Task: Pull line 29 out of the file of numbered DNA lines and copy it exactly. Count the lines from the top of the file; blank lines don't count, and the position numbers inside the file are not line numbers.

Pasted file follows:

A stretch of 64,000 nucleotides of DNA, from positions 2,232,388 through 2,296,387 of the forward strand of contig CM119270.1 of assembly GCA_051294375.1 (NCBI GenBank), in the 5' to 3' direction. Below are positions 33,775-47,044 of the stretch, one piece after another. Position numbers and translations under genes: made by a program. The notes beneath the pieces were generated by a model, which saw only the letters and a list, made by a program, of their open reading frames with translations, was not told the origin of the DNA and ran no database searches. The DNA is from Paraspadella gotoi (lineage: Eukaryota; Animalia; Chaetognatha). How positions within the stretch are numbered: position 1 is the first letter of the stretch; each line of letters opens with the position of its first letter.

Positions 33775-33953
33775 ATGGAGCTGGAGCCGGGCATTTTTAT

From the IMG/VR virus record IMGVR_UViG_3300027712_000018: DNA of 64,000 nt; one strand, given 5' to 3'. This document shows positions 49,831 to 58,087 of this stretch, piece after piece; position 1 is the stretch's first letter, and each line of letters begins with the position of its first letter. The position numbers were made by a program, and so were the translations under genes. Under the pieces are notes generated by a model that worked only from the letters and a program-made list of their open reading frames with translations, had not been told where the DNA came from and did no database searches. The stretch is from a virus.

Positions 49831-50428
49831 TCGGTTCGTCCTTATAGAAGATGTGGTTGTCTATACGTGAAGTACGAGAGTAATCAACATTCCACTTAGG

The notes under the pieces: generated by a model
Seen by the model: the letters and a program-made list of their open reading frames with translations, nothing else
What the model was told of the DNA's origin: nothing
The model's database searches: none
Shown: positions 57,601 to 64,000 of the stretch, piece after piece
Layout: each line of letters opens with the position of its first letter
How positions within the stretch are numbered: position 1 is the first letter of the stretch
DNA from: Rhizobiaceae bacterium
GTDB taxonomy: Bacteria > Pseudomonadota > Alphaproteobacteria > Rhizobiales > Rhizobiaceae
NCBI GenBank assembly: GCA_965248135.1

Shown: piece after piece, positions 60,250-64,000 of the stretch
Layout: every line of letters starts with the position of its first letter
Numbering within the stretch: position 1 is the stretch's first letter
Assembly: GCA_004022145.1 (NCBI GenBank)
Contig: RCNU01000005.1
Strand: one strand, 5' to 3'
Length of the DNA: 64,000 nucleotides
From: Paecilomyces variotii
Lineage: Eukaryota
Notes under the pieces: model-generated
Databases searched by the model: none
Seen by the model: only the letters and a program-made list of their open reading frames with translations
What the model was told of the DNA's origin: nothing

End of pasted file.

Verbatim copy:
What the model was told of the DNA's origin: nothing